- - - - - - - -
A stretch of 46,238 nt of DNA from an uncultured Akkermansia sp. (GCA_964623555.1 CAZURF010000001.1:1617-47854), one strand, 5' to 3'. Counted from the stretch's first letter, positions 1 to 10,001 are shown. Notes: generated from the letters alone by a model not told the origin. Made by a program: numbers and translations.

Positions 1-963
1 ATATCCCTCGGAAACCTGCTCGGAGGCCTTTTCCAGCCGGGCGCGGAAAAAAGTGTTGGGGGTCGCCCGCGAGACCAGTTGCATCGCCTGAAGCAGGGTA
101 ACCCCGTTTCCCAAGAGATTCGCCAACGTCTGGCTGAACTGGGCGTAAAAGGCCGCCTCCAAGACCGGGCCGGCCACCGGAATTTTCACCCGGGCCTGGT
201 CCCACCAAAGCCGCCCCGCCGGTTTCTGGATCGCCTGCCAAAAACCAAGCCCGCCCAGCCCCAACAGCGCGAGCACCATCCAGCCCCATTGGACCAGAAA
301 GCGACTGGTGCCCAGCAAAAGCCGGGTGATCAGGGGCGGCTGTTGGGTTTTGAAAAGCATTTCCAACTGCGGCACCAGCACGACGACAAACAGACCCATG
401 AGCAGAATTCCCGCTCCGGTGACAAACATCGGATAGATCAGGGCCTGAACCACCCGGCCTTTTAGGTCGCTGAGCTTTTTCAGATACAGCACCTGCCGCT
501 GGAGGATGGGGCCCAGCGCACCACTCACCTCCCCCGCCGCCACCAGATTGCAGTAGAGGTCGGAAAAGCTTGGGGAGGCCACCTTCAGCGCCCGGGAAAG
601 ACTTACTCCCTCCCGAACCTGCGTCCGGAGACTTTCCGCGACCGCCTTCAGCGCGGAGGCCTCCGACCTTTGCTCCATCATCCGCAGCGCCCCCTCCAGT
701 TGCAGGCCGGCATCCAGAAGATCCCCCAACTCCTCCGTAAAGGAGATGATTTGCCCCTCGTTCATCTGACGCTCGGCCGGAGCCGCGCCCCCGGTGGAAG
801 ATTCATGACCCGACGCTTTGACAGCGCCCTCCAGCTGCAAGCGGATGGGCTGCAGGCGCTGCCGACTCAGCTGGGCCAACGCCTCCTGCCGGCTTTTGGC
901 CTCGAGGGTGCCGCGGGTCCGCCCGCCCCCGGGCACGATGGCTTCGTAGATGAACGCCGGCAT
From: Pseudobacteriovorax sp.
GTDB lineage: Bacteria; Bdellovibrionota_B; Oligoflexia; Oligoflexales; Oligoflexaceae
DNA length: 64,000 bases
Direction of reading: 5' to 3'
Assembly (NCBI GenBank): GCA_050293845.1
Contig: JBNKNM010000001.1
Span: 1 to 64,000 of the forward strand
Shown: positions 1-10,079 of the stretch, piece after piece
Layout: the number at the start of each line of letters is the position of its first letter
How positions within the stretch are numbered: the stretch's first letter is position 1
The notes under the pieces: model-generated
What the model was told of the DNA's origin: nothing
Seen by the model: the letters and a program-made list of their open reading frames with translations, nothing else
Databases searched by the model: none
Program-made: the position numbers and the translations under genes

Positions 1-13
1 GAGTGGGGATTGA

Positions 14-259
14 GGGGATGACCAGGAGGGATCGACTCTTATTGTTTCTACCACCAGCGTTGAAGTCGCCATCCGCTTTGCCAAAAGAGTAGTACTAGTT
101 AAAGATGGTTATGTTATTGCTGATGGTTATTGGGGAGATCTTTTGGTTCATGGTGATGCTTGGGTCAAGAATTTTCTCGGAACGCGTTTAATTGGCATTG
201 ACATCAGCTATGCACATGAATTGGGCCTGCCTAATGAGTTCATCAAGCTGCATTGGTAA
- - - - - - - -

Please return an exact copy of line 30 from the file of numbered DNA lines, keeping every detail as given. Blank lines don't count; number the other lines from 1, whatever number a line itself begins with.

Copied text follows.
Positions 14-259